It is heartening to know that American Jewry cathects in Israel and evinces sincere concern for its well-being. In all fairness, many of those supporting the eristic agreement with Iran genuinely believe it is the best option to preserve Israel's safety and security in the years ahead.

Yet this surmise runs contrary to reason, and does not stand up to scrutiny. While it is true that you make peace with your enemies, not your friends, it is incomprehensible to do so while the enemy is still actively aggressing you and terrorizing your allies.

The Iranian regime continually equips and funds murderers of Jews, and threatens to this day a Holocaust sequel with nuclear special effects. They are already stocked with a veritable array of missiles capable of carrying multiple warheads and an increasingly byzantine system of installations to manufacture and amass atomic bombs.

Would they actually nuke Israel, especially if Israel has 200 nukes with which to return the favor? Raise your hand if you care to find out.

Look no further than Iran's modus operandi, since the late 1970s, of getting away with whatever they possibly can: although not conclusive, it is highly suggestive. Would you really risk a wait-and-see approach?

It ultimately makes little difference whether well-meaning exiles consider themselves more as American Jews (Jews who just happen to reside in the U.S.) than as Jewish Americans (U.S. residents who just happen to be Jewish). Everyone's identity composition varies, and people have every right to feel that, within their identity makeup, their American aspect dominates their Jewish aspect.

That said, those Jews publicly shilling for a deal considered by the majority of Israelis as detrimental to their lives and welfare are unwarranted and unhelpful. Will deal advocates forsake their deluxe lounges in Los Angeles or Washington to augment the insufficient oversight of Iran's nuclear program? Will deal underwriters assume liability should it become clear that - alas! - their bungling leaders and negotiators went haggling in good faith in the Persian bazaar only to be hoodwinked by underhanded hucksters? Real Israeli lives are at stake, and Israelis will understandably disdain even the most well-meaning yet outlying allies who unwittingly abet their planned annihilation.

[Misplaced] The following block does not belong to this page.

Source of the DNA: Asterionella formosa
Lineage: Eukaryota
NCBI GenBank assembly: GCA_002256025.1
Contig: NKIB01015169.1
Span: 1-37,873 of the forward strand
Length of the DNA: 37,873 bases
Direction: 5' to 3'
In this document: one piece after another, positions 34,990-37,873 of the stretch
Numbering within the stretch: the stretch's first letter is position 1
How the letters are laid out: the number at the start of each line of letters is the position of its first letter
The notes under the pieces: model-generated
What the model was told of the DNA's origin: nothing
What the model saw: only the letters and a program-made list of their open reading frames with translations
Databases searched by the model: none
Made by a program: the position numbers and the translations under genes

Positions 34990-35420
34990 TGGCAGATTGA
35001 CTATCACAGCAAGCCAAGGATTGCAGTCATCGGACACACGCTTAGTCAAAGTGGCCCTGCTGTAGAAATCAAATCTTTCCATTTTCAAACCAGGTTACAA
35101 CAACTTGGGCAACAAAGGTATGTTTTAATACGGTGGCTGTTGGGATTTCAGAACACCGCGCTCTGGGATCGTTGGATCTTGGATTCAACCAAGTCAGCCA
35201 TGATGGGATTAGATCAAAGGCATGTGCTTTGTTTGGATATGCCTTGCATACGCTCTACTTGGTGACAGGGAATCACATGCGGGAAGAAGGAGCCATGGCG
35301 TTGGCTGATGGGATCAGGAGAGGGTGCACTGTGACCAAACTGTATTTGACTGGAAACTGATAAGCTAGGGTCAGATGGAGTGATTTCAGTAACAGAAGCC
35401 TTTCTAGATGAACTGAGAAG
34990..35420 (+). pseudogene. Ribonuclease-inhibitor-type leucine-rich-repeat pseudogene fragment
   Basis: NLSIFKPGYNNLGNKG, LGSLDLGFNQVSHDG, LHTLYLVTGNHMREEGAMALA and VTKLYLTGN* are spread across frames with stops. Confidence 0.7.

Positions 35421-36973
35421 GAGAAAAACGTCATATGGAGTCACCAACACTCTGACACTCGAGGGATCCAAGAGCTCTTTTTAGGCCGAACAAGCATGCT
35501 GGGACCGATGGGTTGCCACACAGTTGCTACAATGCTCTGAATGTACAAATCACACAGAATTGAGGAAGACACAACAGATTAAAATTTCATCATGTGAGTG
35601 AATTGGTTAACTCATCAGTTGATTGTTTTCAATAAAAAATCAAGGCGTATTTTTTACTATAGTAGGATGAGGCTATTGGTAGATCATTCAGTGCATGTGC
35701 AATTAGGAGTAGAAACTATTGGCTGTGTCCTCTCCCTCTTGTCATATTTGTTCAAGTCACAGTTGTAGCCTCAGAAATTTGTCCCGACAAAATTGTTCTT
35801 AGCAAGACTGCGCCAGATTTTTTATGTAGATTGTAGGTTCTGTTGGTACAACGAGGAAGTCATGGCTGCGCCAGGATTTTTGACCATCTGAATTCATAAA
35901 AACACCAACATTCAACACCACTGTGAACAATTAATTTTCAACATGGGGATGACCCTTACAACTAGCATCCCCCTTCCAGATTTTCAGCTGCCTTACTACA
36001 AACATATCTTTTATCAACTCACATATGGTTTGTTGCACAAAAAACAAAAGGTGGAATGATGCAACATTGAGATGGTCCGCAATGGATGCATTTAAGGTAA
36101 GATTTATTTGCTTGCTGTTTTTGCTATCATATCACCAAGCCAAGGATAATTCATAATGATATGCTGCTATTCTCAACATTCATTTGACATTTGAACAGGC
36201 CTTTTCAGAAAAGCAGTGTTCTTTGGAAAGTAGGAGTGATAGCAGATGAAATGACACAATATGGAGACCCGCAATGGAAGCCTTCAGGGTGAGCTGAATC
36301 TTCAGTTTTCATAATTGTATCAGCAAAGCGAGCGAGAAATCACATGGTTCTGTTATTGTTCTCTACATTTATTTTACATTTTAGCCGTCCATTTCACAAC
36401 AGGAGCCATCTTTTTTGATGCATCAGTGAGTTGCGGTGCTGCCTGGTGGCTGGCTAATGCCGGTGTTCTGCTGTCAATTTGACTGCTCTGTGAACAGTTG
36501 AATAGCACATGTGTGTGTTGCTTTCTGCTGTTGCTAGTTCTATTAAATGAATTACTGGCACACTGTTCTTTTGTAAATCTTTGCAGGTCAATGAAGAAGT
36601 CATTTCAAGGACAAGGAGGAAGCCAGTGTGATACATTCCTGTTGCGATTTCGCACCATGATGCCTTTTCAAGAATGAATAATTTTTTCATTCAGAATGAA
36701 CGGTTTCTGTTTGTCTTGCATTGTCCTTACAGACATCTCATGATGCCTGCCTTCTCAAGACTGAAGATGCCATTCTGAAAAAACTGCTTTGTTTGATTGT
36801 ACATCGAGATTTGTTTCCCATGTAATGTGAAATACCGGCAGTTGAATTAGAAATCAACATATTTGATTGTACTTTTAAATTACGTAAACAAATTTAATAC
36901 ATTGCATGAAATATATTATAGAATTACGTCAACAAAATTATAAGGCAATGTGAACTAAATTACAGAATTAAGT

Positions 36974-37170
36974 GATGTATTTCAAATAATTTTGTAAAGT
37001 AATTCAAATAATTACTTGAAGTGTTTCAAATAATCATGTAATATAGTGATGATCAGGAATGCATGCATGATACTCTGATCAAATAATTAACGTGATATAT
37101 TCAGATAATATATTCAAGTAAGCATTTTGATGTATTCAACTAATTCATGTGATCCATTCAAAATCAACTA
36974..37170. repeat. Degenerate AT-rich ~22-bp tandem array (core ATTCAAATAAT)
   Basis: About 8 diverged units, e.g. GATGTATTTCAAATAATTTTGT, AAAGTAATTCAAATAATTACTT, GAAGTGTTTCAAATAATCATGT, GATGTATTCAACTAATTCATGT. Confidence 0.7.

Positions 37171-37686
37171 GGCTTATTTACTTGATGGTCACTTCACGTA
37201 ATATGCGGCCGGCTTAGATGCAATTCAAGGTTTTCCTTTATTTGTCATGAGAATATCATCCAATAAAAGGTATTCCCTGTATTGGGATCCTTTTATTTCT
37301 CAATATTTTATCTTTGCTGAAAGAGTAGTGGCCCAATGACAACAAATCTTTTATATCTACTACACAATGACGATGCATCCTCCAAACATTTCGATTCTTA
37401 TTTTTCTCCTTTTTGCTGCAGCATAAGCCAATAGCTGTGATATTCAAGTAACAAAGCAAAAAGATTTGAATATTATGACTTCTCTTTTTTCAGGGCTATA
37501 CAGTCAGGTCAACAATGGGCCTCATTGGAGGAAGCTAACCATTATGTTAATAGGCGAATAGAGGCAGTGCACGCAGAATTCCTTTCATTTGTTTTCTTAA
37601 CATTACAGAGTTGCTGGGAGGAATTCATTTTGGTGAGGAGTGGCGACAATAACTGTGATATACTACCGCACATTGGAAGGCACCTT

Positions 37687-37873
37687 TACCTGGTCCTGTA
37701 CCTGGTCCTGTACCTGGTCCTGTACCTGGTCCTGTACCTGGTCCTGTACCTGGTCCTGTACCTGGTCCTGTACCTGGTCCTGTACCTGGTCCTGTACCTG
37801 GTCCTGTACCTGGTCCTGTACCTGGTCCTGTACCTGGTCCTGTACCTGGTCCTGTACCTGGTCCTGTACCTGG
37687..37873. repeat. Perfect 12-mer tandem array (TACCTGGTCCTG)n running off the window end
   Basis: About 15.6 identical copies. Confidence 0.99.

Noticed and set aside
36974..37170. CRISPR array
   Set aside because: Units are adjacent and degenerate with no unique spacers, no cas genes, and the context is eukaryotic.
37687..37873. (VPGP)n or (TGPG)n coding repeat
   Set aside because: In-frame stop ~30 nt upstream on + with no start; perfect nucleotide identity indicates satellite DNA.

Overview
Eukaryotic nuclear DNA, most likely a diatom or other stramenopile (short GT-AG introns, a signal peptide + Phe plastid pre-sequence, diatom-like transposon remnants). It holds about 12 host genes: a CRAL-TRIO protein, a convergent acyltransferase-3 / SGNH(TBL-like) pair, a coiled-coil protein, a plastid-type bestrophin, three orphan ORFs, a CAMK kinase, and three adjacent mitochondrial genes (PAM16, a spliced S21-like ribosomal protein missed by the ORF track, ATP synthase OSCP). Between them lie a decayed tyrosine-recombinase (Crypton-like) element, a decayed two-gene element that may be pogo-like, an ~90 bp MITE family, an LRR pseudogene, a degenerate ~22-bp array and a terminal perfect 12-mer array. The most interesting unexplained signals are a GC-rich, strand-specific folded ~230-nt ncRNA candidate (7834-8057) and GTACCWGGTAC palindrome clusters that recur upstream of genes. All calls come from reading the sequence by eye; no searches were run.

The unsolicited slipslop of diasporic Jews comfortably accumbent in America, safely on the sidelines, has no bearing whatever on the homeland calculus of those embedded amid the arena. The least that exilic Jews can do for Israel is to refrain from unbidden announcements (mostly of their own pretentiousness); such individuals or groups only come across as servile menials deluded by adulation of their presidential incumbent, reflexively making obeisance before their statuesque maumet, O'Baal (though he be hocused by mortal ayatollahs).

In 591 BCE, the prophet and priest Yechezkel (Ezekiel) had a vision wherein he was plucked by a lock of his hair and transported from Babylonia to Jerusalem to witness obscene scenes of idolatry within the Sanctuary's precincts. Among the perfidious rites he beheld was the sun-worship in the inner court, where 25 Jewish men stood with their backs to the Temple edifice, facing east. They put branches to their noses, sniffing the scented Persian (Zoroastrian) barsom bundle of twigs made from leafless haoma vines and pomegranate shrubs. Though the land then was utterly rife with violence, these idolaters aromatized their nostrils so that everything to them smelled swell.

To the people and leadership of Israel, the deal with Iran fails the foolproof sniff test; it is perfumed filth, manure masquerading as lavender.

Thus, mutatis mutandis, the ancient question remains: Is it a light thing to Jewry to adduce acts odious and odorous, only to then mask the stench by inhaling pleasant fragrances? 


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